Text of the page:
Ryan Hering from Bruno, Saskatchewan, addresses sustainability by enhancing wetlands
In the midst of Saskatchewan’s vast prairies, this grain farmer is weaving sustainable agriculture practices and nature protection into his everyday work.
As the owner of Hering Farms Inc., a 4,800-acre operation in the small community of Bruno, Ryan Hering works closely with ALUS on environmental sustainability projects that align with his business model.
Building Sustainability on Agricultural Lands
Ryan first became involved with ALUS as a participant in 2016, when he enrolled 175 acres of his farm into his first environmental sustainability project. In 2020, he enrolled another 76 acres, for a total of 251 acres so far.
“The first thing that attracted me to ALUS was the flexible terms,” says Ryan.
“It isn’t a long-term binding contract, which helps with changing plans down the road, and it could be combined with the Canadian Agricultural Partnership, as well” he continues.
Ryan’s perspective on farming and environmental management convinced him that ALUS would make an effective partner to further his work, providing more sustainability across his operation.
Ryan is a graduate of the University of Saskatchewan with a Bachelor of Science in Agriculture. He farms alongside his parents, who have been farming in the area since 1979.
He is one of 30 producers in the region who has enrolled sections of their land with ALUS WUQWATR. To date, this ALUS program has expanded to include over 3,500 acres in the region’s four sub-watersheds: Wascana Creek, Upper Qu’Appelle River, Lanigan-Manitou and the Last Mountain Lake watershed.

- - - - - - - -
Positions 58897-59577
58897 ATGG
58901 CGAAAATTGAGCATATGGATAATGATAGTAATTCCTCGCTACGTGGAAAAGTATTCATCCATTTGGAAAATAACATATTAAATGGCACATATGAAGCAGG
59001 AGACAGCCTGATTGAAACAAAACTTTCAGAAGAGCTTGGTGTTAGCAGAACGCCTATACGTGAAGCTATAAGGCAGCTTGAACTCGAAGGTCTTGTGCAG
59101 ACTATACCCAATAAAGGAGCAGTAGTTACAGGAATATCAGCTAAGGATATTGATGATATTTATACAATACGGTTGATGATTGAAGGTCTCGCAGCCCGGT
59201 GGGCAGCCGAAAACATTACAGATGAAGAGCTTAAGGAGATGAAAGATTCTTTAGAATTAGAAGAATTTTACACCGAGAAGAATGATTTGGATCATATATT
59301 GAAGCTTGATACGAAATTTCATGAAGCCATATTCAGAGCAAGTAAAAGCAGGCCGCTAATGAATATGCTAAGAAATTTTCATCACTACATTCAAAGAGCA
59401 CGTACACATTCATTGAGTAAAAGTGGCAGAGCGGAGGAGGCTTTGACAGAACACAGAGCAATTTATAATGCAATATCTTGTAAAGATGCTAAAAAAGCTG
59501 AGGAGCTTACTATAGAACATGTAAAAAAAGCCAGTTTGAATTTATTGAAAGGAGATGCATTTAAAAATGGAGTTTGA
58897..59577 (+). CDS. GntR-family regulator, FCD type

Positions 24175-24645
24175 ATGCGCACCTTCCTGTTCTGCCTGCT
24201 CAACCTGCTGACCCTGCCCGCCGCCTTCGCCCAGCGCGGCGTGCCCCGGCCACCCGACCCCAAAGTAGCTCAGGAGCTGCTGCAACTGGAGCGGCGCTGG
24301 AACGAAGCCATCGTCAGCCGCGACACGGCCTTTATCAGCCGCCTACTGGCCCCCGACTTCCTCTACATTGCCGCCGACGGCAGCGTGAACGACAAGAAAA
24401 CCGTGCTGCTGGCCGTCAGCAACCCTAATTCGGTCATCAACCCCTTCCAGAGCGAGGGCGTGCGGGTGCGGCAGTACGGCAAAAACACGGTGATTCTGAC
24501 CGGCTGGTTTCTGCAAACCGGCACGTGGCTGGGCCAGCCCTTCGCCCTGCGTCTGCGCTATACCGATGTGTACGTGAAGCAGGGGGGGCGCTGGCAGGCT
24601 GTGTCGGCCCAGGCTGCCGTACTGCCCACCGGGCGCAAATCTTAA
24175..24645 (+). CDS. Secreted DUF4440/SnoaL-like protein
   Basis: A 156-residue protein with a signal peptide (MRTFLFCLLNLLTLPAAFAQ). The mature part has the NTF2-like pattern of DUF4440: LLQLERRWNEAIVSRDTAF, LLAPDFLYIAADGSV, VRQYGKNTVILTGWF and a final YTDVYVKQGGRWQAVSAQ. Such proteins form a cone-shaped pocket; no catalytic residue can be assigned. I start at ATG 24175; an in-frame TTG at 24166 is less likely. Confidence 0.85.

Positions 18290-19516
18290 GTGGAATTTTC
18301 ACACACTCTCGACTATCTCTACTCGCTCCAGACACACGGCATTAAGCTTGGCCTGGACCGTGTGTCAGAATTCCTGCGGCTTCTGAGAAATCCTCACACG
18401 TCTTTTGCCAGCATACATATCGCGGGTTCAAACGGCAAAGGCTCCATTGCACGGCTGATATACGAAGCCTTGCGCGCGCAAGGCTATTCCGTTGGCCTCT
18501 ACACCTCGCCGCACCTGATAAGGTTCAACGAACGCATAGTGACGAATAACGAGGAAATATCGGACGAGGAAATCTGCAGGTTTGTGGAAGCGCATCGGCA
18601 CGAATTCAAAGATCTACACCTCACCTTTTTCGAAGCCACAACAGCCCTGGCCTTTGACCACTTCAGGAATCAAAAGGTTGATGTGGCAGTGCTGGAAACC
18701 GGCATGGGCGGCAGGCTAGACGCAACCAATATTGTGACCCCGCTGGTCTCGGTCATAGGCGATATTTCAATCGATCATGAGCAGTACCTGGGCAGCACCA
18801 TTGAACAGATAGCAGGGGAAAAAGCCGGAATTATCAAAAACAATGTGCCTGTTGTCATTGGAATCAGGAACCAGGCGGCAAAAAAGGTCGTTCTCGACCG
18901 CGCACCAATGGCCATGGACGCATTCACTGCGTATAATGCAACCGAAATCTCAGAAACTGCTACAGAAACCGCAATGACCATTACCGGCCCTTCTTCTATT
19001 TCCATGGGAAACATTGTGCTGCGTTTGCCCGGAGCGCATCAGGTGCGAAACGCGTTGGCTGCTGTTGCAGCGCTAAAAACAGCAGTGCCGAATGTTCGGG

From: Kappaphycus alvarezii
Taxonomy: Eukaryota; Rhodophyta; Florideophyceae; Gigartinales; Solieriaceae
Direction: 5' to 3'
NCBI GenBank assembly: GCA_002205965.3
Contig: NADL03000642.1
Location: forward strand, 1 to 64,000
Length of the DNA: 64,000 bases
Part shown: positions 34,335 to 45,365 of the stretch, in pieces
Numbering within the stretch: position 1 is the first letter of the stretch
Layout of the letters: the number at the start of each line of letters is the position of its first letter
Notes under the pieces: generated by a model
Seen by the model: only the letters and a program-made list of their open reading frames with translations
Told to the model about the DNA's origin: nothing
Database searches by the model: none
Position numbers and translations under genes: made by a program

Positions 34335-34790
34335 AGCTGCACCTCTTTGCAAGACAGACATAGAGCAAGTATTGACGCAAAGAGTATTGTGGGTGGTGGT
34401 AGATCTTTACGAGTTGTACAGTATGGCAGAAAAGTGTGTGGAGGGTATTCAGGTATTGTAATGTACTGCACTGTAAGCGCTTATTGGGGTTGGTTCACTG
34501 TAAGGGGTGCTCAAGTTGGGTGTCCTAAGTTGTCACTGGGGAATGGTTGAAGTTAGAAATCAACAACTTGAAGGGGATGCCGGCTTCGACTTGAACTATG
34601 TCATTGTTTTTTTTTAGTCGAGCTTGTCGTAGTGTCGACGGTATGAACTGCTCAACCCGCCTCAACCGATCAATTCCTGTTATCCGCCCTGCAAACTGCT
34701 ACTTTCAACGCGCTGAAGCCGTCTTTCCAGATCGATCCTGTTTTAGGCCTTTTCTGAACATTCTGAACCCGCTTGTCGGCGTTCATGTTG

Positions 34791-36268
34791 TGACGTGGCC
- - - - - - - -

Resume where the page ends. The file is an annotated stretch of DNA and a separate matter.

Improving outcomes with tame grasses
Across the hundreds of acres that he has enrolled in ALUS, Ryan’s projects focus on building a more productive and resilient landscape. One way he’s doing this is by growing tame forage, a type of deep-rooted grass that has a multitude of management and environmental benefits.
“ALUS was of interest to me as I am trying to sequester carbon and take care of the soil; working with nature, not fighting it,” says Ryan.
The Bruno area is rife with extreme soil salinity. Crops at Hering Farms were struggling to compete against weeds and soil erosion, challenges compounded by the soil composition. By introducing saline tolerant forage species through ALUS, Ryan has made noticeable progress on each of these fronts.
The tame forage is effective at extracting nutrients from the soil and consequently reducing soil salinity, while the grass’ deep root system help secure the topsoil layer. Moreover, the deep roots trap atmospheric carbon and provide long-term storage.
The benefits are multi-fold, as the tame forage addresses these environmental challenges, it eases the burden on the Ryan’s grain crops.
Sustainable agriculture practices bring benefits to farm and to wildlife
Ryan has also worked with ALUS to enhance wetlands, waterways and other riparian areas. By improving the health of these watercourses, Ryan is contributing to cleaner water and increased biodiversity on his farm. The projects also benefit Ryan’s wider community, through cleaner water downstream and a richer, more resilient ecosystem.
The benefits are palpable, especially when it comes to wildlife conservation. As the positive effects of Ryan’s hard work take hold, he has spotted more and more wild animals on his land.
“I even started noticing more wildlife, like mule deer, rabbits and coyotes, over the last few years in areas where my ALUS projects are located,” says Ryan.
Building on his success over the past few years, Ryan is enthusiastic about the future. Looking ahead, he is considering enrolling smaller zones on his property to target other areas struggling with soil salinity and erosion.